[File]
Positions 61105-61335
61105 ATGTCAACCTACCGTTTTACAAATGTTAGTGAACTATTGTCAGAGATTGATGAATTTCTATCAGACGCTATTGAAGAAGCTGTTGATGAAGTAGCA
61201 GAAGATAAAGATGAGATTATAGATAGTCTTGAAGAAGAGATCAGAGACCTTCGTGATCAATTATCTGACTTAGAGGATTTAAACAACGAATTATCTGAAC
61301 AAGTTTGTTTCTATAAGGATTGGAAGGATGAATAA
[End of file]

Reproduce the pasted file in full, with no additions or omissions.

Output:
Positions 61105-61335
61105 ATGTCAACCTACCGTTTTACAAATGTTAGTGAACTATTGTCAGAGATTGATGAATTTCTATCAGACGCTATTGAAGAAGCTGTTGATGAAGTAGCA
61201 GAAGATAAAGATGAGATTATAGATAGTCTTGAAGAAGAGATCAGAGACCTTCGTGATCAATTATCTGACTTAGAGGATTTAAACAACGAATTATCTGAAC
61301 AAGTTTGTTTCTATAAGGATTGGAAGGATGAATAA